Mataiti Mataiti, the immediate past president of the Cook Islands National Disability Council (CINDC) and executive committee member of the Global Congress Network shows his communication assistance device. 21121004.
Ahead of the border reopening on January 13, 2022, the Cook Islands National Disability Council has called on the government “to not forget about our people living with disabilities”.
One in four people
in Cook Islands lives with a disability, the last census shows.
with disability organisations on Rarotonga – Te Are Pa Metua, Te Kainga,
Creative Centre, Te Vaerua, the Nukutere College Inclusive Unit – along with
their families and friends met to celebrate International Day for People with
The members of the disability organisations performed joyful songs that resonated inside the St Joseph’s Community Hall. The performances received great applause from the appreciative audience.
The chairperson of the National Disability Council, Tuki Wright said: “This year we are celebrating the challenges, barriers and opportunities for people who live with disabilities in the context of a global pandemic.”
Since March 2020,
every person on earth has been impacted by drastic social, political, and
economic change as a result of domestic and international responses to
Covid-19, she said.
“And this year it
should be recognised that people who live with disabilities are among the most
affected population amid the Covid-19 pandemic.
“For the Cook
Islands, it is a call to our government as it plans our country’s recovery and
living life beyond Covid, to not forget about our people living with
disabilities,” Wright said.
has to be committed to build a truly inclusive society and support disabled
people to live their lives to their fullest potential if we want to be
She said people with disabilities in the Cook Islands continue to experience barriers, not just in access to building environments – such as the Ministry of Justice court house – but also things like public transport, education, health, information, and communication services and events.
ability to live full lives and contribute to full capacity is blocked due to
inaccessibility to spaces and people,” said Wright.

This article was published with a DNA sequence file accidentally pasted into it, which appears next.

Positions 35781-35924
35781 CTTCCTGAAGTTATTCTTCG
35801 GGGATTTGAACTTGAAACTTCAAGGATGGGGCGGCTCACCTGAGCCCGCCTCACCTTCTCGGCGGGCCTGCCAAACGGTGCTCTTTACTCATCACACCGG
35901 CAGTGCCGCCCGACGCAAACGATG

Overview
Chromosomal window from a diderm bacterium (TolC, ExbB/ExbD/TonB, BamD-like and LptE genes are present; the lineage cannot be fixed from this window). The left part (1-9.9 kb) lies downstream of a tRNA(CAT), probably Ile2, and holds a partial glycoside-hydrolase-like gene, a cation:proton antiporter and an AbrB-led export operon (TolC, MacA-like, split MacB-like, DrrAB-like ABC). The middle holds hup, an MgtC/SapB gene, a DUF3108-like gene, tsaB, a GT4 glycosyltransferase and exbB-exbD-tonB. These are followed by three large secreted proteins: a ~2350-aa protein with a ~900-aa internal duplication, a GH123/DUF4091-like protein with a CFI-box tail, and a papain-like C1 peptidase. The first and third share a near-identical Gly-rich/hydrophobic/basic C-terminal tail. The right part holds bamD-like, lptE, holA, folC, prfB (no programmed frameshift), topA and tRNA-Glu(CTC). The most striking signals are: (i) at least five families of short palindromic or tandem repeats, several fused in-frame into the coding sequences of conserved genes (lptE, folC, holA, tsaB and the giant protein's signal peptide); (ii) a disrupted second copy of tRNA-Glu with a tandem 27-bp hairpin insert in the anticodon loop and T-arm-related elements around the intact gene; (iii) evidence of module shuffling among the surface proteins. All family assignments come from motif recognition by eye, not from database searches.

“This must change
if we want leadership and participation of people with disabilities towards an
inclusive and accessible a sustainable post Covid world.”
Mataiti Mataiti, a
former member of the New Zealand Army and a keen Outward Bound instructor, was
once one of the fittest men on Rarotonga until he suffered ciguatera fish
poisoning in 2007 that left him paralysed on one side of his body.
He is the immediate
past president of the Cook Islands National Disability Council (CINDC) and is an
executive committee member of the Global Congress Network, which advocates,
assists and supports persons with disabilities.
include limited speech and short vision, and he uses a computer to speak via an
assistance device that has enabled him to “have a voice”.
“What an awesome day for all of us,” he wrote.
Mataiti would like
to bring attention to the device he uses for communication.
“I use a talking phone sponsored by the Cooks foundation and the tablet was donated to me by one of my colleagues Kyle Mines, the CEO of Motivation Australia.
“On this iPad are
different apps; I don’t really use all of these apps but I do use the speaking
device when I attend meetings, conferences and workshops or when I’m given the
time to chair or make presentations.
“And on the other
hand for example, in virtual/zoom meetings I don’t use the talking device, it’s
just a matter of clicking onto the link of that meeting and once I’m in I use
the chat box to communicate to my fellow colleagues in that zoom meeting
whether it be here, regional or internationally… and I can access Facebook/Messenger,
email, YouTube and Chrome, just to name a few.
“The talking app
is called Predictable and I can change from a male, female or children’s voice.”
His only real
difficulty is having to remember the passwords to use the iPad, “so I need to
memorise each password otherwise I have to restart all over again, but the good
side is that only me, myself Mataiti can get in and no one else.”
In September 2020,
the Cook Islands National Disability Council urged Members of Parliament to
remove any provision in the Crimes Bill that criminalises same sex relations.
It is time to
recognise the rights of all people of the Cook Islands and show support and not
exclusion, expressed the Council.